Isabel Hardman Isabel Hardman

MPs didn’t want to kick Cameron, but they didn’t want to trust him either

One of the lines doing the rounds this morning in the post-mortem of what this means for David Cameron’s leadership is that it shows yet again that backbenchers do not trust the Prime Minister. This is true, but it is worth being as specific as possible.

This rebellion was not like the other revolts over Europe and House of Lords reform, where it was as much about sticking two fingers to the leadership for not listening to MPs as it was about the issues at stake, serious though they are. The number of conversations I’ve held with backbenchers in the run-up to and aftermath of those votes made it quite clear that if they didn’t hate Cameron so much, they might have calmed down. But this rebellion stuck more closely to principle than politics. And yet the MPs still struggled to trust David Cameron. They couldn’t trust his convictions, one MP explained to me last night. They were not sure whether his judgement was right. That is a bigger problem than being hated. You can blame Cameron himself for that, but his accusation that Iraq poisoned the well for liberal interventionism certainly rings true as well.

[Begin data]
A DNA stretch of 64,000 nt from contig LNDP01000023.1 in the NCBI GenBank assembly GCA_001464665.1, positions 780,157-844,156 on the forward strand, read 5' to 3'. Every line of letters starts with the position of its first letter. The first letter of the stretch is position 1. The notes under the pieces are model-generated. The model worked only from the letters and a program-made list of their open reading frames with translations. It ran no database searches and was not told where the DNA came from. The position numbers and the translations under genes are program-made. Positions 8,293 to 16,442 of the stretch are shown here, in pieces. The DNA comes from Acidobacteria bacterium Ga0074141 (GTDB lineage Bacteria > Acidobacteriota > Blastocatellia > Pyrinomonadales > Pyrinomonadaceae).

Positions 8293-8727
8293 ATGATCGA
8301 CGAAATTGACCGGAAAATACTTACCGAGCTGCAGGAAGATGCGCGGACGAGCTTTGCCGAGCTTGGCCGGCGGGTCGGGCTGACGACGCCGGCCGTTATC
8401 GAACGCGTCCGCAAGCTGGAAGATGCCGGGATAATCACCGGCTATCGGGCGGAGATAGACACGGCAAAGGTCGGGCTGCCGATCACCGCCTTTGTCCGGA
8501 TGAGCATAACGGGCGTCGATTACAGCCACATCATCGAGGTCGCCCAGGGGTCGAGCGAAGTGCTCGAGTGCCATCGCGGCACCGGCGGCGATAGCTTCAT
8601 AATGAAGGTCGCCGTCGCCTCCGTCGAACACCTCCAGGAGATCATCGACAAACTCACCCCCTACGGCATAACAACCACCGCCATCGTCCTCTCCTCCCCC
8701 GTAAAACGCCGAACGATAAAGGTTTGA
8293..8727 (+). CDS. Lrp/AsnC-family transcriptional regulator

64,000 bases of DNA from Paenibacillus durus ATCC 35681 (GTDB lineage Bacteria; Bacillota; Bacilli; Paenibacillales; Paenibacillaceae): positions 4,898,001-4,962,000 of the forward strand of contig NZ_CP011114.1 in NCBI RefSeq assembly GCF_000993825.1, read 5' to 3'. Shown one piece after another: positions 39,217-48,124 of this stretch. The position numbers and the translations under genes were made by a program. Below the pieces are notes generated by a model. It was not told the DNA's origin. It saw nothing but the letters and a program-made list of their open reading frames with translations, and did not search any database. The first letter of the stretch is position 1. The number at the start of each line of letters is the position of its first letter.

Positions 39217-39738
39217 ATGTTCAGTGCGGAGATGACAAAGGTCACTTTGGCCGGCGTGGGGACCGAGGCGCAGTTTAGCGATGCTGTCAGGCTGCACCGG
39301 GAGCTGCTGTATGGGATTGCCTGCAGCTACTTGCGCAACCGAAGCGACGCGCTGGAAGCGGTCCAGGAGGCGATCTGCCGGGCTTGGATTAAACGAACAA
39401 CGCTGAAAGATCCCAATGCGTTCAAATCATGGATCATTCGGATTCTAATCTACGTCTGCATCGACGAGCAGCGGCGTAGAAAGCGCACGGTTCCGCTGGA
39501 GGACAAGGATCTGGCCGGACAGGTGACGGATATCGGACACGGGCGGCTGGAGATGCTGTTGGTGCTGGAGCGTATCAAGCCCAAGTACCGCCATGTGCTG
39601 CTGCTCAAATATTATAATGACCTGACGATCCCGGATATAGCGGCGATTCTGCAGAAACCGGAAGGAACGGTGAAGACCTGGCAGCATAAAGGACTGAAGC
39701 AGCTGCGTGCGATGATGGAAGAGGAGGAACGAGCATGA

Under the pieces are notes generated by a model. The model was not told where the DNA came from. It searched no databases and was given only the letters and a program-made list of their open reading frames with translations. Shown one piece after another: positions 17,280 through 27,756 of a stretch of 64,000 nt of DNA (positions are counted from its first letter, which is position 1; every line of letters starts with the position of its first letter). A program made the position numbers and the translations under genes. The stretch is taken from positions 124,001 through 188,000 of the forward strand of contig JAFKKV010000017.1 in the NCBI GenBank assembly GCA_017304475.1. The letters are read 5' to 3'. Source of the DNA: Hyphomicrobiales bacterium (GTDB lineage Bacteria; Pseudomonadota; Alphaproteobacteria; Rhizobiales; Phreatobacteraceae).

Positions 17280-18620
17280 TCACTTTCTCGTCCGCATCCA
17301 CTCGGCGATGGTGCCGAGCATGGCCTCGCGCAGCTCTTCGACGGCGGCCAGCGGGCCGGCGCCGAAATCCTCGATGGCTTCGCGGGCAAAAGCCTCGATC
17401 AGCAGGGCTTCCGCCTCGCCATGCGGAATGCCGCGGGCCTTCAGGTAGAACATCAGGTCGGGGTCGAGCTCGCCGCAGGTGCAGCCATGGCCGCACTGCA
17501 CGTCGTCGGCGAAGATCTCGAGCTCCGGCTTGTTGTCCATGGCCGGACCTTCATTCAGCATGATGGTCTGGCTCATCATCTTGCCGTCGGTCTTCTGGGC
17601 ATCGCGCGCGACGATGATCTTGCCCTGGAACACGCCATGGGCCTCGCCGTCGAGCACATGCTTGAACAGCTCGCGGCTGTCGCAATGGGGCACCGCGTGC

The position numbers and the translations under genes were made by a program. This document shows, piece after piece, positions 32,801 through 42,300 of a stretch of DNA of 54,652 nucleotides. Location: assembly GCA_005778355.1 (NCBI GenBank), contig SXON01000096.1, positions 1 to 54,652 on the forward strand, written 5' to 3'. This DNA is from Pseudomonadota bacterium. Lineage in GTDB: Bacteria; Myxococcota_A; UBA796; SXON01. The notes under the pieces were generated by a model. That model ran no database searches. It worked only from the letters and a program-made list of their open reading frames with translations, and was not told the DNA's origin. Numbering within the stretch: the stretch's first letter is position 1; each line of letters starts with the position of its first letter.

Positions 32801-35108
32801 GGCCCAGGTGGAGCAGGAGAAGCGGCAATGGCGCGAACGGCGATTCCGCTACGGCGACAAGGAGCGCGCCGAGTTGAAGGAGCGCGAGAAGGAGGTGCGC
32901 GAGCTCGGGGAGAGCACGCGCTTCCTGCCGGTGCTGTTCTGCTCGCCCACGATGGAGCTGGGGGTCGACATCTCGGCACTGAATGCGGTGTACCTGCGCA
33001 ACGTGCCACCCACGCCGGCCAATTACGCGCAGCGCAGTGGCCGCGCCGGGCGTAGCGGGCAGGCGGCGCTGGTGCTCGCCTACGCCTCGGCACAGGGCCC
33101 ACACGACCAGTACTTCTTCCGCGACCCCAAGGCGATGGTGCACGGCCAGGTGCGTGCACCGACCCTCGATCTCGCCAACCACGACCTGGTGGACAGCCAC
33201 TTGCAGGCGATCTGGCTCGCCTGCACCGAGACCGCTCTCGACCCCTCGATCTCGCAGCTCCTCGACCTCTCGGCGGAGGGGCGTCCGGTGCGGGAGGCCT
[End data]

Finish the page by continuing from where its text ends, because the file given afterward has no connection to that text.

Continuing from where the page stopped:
There is also the question of why this doesn’t – yet – seem to have been a fatal blow for the Prime Minister’s leadership (it’s worth saying ‘yet’ as even though I suspect he is scarred rather than taken off the field by this, the Tory party has a curious way of operating at the best of times). I spoke to a number of Cameron’s fiercest enemies on the backbenches. Significantly, many of those fierce enemies either abstained or supported the government, rather than joining the rather interesting list of rebels.

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